I’m not so sure I’d want to go down this path that Obama’s science advisor wants to take. Not that I’m a Nobel prize winner, nor is my fascination in the topic as in depth as any of these experts, but it’s based on a few common sense methodology.
Here’s the issue I see with geoengineering which is the application of planetary engineering specifically to Earth. Ever watch a lot of science fiction? Know the term terraforming? It’s basically the process of turning another planet into one suitable for living for human beings. The scale and technology that you would need to do such a maneuver is so enormous that it’s mainly theoretical and inconceivable at where are scientific research is currently. On top of that, we’re lacking in the tools and technology, but the ones we have for planetary terraforming are crude at best. Mimicking volcanoes by shooting sulfur into the atmosphere? What guarantees would you have that you wouldn’t bring the apocalypse as we know it upon ourselves because we don’t understand how the weather systems work?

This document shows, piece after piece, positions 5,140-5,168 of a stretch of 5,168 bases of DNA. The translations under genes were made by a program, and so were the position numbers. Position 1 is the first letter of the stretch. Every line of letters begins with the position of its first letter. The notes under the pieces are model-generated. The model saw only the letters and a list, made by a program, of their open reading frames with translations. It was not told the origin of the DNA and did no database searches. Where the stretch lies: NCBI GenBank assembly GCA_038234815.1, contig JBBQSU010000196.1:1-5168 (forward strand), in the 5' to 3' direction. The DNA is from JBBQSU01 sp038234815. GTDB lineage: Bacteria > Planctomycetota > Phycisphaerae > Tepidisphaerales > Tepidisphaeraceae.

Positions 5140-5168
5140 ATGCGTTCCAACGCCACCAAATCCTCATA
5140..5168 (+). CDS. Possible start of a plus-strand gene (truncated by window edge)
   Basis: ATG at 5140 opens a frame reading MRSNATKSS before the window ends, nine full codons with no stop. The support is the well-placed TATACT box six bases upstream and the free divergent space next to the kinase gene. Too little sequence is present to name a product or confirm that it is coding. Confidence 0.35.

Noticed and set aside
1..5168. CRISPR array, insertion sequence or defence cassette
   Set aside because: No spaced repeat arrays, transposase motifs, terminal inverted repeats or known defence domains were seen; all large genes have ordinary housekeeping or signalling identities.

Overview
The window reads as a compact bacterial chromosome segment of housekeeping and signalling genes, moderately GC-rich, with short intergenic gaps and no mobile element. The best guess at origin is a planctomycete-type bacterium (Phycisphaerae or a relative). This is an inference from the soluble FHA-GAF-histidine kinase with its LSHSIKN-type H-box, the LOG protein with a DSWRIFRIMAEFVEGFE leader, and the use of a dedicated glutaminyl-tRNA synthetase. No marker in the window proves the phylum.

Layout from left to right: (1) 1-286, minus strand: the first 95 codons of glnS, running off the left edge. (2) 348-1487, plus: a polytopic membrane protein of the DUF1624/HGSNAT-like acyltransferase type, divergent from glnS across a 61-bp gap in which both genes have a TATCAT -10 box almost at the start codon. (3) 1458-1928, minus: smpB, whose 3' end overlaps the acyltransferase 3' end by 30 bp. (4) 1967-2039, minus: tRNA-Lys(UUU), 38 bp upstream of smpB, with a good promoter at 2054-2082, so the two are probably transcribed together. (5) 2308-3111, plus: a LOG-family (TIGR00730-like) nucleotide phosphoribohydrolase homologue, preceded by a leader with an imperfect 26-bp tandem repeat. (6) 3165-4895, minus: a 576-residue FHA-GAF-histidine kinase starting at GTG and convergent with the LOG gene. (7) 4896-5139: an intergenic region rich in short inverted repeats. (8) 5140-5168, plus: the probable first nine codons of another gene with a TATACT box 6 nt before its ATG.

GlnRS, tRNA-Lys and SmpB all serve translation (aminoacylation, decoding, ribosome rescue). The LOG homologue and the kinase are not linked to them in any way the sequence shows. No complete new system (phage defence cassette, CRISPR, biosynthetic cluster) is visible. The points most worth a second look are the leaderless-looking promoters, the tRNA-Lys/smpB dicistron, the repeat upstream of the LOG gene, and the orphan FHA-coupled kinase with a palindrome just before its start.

I think we know too little to be delving into trying to cool the Earth outside of enforcing what it sent out into the atmosphere or perhaps create some artificial means of doing what we’re currently lacking (like reproducing the types of effects the rain forest has on the Earth by artificial means). The issue is that the delicate nature of how weather systems are make it impossible with current mathematics to understand if we’re overdoing something that might upset the balance the other way.
So terraform Mars? Sure, why not. There’s nothing to lose there. But we’d have to get there, understand how gravity functions on a human body, how to change a planet from the inside to out, understand gravity itself, how to do massive experimentation on planetary scales, and so on so forth. To try to do it on Earth, where we have issues predicting the weather a week in advance is almost absolute insanity.